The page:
PROMS London Sinfonietta Royal Albert Hall, London / Radio 3

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The Independent Culture
The temperature of current British composition was taken at Tuesday's Prom given by the indefatigable London Sinfonietta under its young music director Markus Stenz. It made pretty alarming reading. Five pieces dating from 1990 to 1995 showed not a laugh in sight, not an ironical twist in the offing, not a hint of lightness. What did the 1980s do to the 1990s to produce such earnestness? The programme's shape suggested a descent followed by a rise; but in the event no rise took place.

Oliver Knussen's Two Organa and Simon Bainbridge's Landscape and Memory led to Birtwistle's Ritual Fragment, a memorial to the London Sinfonietta's former artistic director, Michael Vyner (its funereal nature unmistakably underlined by the banging of a big bass drum). The works by George Benjamin and Thomas Ades that followed were not destined to lift the heart but more to emphasise technical brilliance at the expense of soul (despite the skittishness implied in the title of Ades's piece, Living Toys).

Knussen's Two Organa, all of six minutes long, may have boasted the most optimistic writing of the evening, but any piece written originally for a two-octave Dutch musical box, using only the "white notes", was bound to introduce a certain lightness. Hints of minimalism were offset by medievalism in the first piece, while, in the second, some exotic scoring recalled Knussen's marvellous opera, Where the Wild Things Are.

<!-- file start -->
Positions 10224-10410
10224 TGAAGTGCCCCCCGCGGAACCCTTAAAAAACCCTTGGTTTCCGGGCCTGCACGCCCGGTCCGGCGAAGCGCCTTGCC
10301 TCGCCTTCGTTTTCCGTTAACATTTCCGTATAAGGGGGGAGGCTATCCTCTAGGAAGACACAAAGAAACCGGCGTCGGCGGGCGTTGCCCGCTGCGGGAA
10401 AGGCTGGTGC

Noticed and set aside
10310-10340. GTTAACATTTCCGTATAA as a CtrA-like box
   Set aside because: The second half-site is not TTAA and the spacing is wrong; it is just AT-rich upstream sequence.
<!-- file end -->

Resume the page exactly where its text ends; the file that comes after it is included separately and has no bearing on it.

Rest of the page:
But the evening's two most satisfying pieces came significantly from the two - in fact the only two - British composers to have won the prestigious Grawemeyer Award, the biggest composition prize around. That Birtwistle won it a few years ago was possibly no surprise, but Bainbridge's success this year (for his deeply moving orchestral work Ad ora incerta, on poems of Primo Levi) should administer a timely reminder to Britain's concert planners that Bainbridge remains perhaps our most underrated composer. As it was, we didn't hear Ad ora - what a marvellous Prom offering that would have made - but were held instead by a work written just after it, Landscape and Memory (1995), a demanding horn concerto. What always makes this composer's music so rewarding is the clarity of texture, the purposefulness of direction. He selects material that remains recognisable throughout the work. There's not a hint of intellectual showing-off, just an inexorable sense of logic enhanced by unabashed lyricism. If compositional angst was the evening's general tone, the Sinfonietta (Michael Thompson the brilliant soloist) here raised temperatures with a heat-generating performance.

Annette Morreau